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Michael Jackson's Family Insists Hosting Sleepovers With Boys 'Wasn't Odd'

The late singer's relatives are defending him ahead of the release of HBO's "Leaving Neverland" documentary.

Michael Jackson’s family is standing by the late singer ahead of the release of HBO’s “Leaving Neverland” documentary, insisting that there was nothing “odd” about him inviting boys to slumber parties at his Neverland ranch.

“I grew up in it, so for me, it wasn’t odd. I think to the outside world, yes, I think it can be odd,” Jackson’s nephew Taj Jackson told “CBS This Morning” host Gayle King in an interview that aired Wednesday. “I mean, I’m not oblivious to what it sounds like.”

The four-hour HBO documentary, which details Jackson’s alleged history of child sexual abuse, shook audiences at last month’s Sundance Film Festival.

Taj Jackson, however, insisted his uncle’s parties were “very innocent,” and claimed Jackson’s “naiveté” prevented the singer from understanding why they could be inappropriate.

“I think, the fault on my uncle was he just, he didn’t have that bone in his body to look at it the other way,” Taj Jackson said. “His naiveté was his downfall, in a way.”

Michael Jackson’s brother Jackie said that the singer “was all about bringing the world together, making kids happy. That’s the kind of person he was.”

For decades, the family has defended Jackson against allegations that he sexually molested boys while mentoring them. Two accusers, Wade Robson and James Safechuck, are subjects of the documentary, set to air Sunday and Monday.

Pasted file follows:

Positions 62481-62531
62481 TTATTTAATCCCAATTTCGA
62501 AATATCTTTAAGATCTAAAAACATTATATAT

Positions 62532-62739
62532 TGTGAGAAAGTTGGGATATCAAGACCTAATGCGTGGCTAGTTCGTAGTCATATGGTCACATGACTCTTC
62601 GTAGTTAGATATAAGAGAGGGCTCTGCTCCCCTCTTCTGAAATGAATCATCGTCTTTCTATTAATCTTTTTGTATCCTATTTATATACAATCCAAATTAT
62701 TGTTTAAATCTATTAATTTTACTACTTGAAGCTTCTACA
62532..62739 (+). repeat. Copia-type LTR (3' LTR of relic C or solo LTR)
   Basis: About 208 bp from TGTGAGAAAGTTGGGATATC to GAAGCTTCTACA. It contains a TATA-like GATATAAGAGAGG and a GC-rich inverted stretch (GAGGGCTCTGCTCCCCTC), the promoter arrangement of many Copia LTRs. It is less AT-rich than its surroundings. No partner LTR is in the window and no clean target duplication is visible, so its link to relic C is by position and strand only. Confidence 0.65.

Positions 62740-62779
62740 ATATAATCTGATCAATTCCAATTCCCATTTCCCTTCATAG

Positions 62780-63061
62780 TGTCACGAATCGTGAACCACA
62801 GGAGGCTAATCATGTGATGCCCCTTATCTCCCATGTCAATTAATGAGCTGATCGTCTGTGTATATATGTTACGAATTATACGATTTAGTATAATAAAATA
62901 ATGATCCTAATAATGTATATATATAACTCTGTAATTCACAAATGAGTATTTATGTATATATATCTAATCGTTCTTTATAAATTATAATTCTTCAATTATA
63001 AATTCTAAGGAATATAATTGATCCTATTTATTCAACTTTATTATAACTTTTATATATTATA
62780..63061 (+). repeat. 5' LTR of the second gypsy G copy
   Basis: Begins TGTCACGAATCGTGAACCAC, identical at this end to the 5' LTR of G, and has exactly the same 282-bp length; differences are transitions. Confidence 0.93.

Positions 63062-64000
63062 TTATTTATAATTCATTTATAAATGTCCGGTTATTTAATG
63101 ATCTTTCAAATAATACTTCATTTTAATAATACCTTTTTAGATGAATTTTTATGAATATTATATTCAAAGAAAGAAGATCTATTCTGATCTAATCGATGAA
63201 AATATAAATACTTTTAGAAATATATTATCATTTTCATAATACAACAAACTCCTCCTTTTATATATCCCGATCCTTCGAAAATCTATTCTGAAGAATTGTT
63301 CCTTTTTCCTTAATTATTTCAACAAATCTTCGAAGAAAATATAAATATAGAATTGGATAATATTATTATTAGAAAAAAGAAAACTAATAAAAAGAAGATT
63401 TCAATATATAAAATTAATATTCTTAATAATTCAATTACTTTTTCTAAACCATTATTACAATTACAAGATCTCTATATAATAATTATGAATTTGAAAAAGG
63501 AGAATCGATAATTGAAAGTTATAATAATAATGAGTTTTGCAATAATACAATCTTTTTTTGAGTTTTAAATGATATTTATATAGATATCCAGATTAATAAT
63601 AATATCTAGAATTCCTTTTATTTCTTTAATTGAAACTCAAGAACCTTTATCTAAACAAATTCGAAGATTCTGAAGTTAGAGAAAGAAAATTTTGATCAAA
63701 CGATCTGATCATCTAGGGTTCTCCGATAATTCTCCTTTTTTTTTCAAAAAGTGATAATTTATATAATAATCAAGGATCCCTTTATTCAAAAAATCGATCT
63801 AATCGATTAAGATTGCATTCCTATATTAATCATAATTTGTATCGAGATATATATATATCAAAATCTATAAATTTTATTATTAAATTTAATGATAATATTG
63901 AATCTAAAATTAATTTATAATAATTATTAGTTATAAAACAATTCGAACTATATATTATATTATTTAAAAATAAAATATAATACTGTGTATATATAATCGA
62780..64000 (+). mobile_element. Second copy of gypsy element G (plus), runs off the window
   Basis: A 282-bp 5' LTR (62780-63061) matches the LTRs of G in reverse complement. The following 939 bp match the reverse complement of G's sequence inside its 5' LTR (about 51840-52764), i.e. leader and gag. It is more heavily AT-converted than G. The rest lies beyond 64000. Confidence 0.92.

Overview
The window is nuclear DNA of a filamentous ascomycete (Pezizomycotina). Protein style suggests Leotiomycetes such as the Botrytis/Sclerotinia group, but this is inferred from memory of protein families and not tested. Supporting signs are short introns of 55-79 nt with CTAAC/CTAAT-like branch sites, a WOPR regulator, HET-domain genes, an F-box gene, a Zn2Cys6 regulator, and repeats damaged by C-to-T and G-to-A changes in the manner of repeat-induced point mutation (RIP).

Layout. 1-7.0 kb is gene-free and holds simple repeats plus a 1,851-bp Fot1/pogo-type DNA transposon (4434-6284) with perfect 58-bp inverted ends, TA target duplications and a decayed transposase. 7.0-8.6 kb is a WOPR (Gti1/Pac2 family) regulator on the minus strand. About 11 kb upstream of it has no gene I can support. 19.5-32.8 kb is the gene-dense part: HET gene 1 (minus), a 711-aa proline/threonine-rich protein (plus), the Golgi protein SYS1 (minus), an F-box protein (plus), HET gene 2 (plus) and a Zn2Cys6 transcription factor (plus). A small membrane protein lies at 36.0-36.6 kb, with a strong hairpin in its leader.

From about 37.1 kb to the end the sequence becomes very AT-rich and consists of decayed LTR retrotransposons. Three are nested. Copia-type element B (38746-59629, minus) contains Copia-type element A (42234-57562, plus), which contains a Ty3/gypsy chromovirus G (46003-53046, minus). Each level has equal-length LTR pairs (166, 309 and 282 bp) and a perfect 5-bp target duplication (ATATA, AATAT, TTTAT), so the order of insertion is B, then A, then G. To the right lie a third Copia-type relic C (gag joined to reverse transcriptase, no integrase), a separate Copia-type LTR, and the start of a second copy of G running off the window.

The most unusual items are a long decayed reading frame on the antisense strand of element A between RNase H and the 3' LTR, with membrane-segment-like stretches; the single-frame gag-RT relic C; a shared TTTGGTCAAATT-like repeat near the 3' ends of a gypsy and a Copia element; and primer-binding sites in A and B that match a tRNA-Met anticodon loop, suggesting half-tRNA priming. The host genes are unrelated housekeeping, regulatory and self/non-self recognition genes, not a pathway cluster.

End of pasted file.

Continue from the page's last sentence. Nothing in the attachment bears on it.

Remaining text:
Jackson’s family, estate and some of his most ardent fans launched a campaign to discredit the documentary since it premiered at last month’s Sundance Film Festival. They point out among other things that Robson and Safechuck both defended Jackson against other sexual abuse claims.

Both men, who have said they had close relationships with Jackson and saw him as a mentor, have maintained they didn’t realize until they were adults that Jackson’s behavior was abuse.

Jackson’s family, which released a statement last month attacking the filmmakers and accusers as “opportunists,” on Wednesday again suggested that they were in it for the money.

“It’s always been about money,” Taj Jackson said. “When it’s my uncle, it’s almost like they see a blank check.”

“Leaving Neverland” director Dan Reed has repeatedly insisted that neither Robson nor Safechuck were paid to tell their stories in the film.

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